The new version of Outlook supports a local cache for the user’s mailbox. This feature results in less network traffic, which reduces the load on the server, allows more users to be stored on the server, and increases performance.
Scalability and availability are also enhanced with the use of Exchange 2003 on Windows Server 2003 by the use of up to eight-node clustering.
More connection options
Besides a secure RPC over HTTPS tunnel with Outlook 11 and Windows Server 2003, Exchange 2003 adds support for a wide variety of other types of client devices. Using Outlook Mobile Access (OMA) on the Exchange server, mobile devices such as smart phones, Pocket PCs, and WAP 2.0 devices can remotely access the Exchange information store in real time.
Outlook Web Access (OWA) has also undergone dramatic changes to make it more usable and consistent with the full Outlook 11 client program. To this end, OWA in Exchange Server 2003 uses an interface that very closely mirrors that of Outlook 11.
While Exchange Server 2003 includes a number of improvements and enhancements, not every organization will migrate to it for a variety of technical reasons, not to mention the upgrade costs.
First, Exchange Server 2003 will not run on Windows NT or Windows 2000 SP2 or earlier. Furthermore, any domain controllers or global catalog servers used by Exchange need to be running Windows 2000 SP3 or Windows Server 2003 RC2 or greater. The same requirements hold true for the version of Active Directory Connector provided with Exchange 2003.
In addition, an in-place upgrade from Exchange 2000 running on a Windows 2000 SP3 server requires that Exchange 2000 SP3 be installed. In addition, there is no way to perform an in-place upgrade from Exchange 5.5 to Exchange 2003. The recommended method for an Exchange 5.5 to 2003 upgrade involves buying new hardware for Exchange 2003 and then joining the Exchange 5.5 site and moving the resources to the new server.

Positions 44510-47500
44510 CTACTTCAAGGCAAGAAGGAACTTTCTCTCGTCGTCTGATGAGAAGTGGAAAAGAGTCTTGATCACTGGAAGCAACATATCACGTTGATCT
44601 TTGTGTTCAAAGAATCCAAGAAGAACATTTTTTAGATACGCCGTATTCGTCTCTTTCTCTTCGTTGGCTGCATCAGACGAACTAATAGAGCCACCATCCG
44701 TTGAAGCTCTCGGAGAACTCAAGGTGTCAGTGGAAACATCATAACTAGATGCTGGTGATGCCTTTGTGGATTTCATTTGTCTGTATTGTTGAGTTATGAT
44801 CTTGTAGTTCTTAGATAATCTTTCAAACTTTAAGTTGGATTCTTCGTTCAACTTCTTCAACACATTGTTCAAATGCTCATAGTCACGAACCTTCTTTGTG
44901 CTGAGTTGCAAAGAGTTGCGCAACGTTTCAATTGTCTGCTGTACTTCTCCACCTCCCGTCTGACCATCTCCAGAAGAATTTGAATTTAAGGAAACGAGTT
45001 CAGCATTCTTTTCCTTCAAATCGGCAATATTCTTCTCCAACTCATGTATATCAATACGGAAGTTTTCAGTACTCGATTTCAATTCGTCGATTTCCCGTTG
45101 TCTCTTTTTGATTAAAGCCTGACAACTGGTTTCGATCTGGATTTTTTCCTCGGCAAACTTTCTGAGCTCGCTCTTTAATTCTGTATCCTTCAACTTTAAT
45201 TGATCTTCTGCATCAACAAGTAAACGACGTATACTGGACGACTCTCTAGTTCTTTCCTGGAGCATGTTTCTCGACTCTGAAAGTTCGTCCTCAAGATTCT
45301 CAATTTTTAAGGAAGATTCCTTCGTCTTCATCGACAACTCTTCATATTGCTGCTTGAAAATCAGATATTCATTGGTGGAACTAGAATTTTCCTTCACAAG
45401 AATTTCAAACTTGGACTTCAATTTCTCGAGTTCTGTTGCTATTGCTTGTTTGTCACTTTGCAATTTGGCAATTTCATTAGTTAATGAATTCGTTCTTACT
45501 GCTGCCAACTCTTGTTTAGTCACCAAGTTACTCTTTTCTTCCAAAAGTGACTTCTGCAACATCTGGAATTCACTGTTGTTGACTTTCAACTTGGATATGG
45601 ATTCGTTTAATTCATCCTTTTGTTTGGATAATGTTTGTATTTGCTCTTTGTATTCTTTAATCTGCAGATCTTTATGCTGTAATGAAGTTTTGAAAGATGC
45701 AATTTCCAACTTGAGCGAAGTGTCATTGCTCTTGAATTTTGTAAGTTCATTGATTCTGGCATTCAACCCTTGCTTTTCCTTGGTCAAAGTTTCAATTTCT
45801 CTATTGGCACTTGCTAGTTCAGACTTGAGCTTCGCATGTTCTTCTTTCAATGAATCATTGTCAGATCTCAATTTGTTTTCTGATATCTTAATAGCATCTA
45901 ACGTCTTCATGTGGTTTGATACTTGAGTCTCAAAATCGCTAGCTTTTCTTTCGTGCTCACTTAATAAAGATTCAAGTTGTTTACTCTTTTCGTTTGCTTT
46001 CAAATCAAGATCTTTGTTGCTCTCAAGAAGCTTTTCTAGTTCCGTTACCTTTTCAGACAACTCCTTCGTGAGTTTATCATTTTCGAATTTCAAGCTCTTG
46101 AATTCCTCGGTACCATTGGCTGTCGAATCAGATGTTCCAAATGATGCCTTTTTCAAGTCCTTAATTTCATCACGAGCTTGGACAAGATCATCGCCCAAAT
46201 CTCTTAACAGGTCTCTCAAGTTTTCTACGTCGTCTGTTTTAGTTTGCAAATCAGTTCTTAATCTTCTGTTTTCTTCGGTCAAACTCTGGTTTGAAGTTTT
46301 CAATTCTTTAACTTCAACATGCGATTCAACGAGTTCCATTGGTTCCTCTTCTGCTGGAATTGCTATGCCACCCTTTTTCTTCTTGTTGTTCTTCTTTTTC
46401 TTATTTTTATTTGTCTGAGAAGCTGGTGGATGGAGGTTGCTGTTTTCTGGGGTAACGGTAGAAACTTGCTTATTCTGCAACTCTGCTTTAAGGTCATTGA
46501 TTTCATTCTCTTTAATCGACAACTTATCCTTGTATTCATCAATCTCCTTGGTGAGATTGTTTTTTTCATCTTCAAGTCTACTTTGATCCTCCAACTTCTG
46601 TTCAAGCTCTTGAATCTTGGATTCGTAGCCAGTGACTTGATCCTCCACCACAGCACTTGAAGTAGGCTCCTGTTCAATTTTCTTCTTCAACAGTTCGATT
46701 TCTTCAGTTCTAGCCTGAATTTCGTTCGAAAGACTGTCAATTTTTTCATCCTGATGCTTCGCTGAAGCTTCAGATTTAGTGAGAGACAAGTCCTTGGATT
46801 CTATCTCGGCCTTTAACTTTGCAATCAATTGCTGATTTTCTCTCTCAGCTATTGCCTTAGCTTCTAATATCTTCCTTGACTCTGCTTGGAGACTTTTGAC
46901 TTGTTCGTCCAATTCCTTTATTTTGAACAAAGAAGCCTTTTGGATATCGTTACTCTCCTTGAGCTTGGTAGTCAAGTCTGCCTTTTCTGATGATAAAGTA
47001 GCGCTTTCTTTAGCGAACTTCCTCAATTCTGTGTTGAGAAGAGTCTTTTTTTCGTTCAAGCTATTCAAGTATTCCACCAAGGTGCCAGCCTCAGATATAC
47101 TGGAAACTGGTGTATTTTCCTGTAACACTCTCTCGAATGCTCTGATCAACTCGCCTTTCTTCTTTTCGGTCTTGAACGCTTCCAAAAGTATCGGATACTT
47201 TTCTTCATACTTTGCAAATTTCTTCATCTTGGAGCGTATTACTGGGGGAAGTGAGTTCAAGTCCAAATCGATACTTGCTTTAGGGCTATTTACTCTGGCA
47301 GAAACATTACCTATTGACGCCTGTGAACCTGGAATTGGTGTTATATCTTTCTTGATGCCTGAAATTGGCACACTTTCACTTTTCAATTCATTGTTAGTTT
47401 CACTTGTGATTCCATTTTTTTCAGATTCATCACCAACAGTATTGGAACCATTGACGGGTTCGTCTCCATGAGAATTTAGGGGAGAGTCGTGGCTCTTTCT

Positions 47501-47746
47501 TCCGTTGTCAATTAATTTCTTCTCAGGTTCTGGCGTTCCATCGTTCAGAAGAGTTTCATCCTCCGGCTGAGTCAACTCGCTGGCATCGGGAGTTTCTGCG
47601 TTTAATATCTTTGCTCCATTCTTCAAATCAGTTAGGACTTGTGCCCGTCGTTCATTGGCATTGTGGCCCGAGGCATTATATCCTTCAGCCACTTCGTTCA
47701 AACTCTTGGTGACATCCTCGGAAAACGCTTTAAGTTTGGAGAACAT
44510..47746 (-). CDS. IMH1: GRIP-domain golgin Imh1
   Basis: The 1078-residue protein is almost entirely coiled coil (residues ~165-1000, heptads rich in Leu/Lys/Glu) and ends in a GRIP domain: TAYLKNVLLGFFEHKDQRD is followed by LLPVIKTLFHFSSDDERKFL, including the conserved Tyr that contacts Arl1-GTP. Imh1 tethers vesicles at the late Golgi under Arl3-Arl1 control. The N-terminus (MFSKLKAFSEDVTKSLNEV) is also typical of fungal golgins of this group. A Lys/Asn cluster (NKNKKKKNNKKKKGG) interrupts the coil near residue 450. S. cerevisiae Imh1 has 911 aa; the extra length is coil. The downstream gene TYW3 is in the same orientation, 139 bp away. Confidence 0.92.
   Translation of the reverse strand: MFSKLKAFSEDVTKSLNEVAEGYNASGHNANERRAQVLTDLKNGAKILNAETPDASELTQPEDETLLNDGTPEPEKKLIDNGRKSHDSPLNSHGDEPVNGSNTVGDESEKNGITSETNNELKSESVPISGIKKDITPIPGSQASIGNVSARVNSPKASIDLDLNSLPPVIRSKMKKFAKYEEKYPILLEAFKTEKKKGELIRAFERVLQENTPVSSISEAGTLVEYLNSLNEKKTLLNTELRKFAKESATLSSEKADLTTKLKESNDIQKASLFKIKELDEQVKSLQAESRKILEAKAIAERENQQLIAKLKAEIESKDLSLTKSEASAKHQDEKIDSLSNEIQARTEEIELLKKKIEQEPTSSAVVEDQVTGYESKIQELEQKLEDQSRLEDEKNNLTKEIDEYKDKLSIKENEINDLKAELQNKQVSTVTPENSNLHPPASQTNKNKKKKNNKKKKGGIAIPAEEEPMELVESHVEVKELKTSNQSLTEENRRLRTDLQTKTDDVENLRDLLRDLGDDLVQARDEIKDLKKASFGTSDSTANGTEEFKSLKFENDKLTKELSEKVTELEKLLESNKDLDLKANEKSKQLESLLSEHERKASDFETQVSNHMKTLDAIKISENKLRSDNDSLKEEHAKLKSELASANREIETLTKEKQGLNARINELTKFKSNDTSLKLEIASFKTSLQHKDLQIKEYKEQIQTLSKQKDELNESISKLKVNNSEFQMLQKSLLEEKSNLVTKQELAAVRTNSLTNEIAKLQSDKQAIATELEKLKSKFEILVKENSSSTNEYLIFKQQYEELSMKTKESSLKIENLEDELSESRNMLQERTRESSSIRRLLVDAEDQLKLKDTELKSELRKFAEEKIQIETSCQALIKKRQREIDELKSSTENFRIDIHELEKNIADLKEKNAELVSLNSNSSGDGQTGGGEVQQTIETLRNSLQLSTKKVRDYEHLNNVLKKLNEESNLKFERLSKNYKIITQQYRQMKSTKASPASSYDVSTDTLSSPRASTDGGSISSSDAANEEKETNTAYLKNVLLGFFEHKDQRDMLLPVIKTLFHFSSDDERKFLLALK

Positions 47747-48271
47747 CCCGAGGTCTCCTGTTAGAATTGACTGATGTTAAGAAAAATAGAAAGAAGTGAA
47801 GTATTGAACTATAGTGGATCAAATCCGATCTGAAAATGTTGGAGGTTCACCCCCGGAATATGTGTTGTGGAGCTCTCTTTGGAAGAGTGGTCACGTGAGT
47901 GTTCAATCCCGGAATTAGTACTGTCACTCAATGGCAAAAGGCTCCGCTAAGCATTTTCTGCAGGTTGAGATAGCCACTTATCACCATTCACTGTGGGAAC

While adding new features, Microsoft has also removed certain features from Exchange 2003. Included on this list are instant messaging, chat, and key management services. Some of these features will be included in a new product offering from Microsoft that will be separate from Exchange 2003.
It’s definitely a package deal
Almost all of the additional features or enhancements to services provided by Exchange 2003 will work only when it is installed on Windows Server 2003 and when the clients are using Outlook 11. As such, this is a package deal.
If you like the fact that Exchange mailbox backups can be done in a fraction of the time now required, you should be prepared to roll out Windows Server 2003 in order to be able to use this feature. Likewise, to use the new caching features or VPN-less remote mailbox access, be prepared to roll out and support Microsoft Office 2003.
New features at a cost
Exchange 2003 should present administrators with the “finished” look that some consider was missing from Exchange 2000. While not a radical overhaul like the migration from Exchange 5.5 to Exchange 2000, significant features have been added, but they come with a cost. In order to make use of them, significant planning and infrastructure work will be required. Also, if you didn’t get software assurance under Exchange 2000, be prepared to pay a hefty fee to upgrade to this newest version.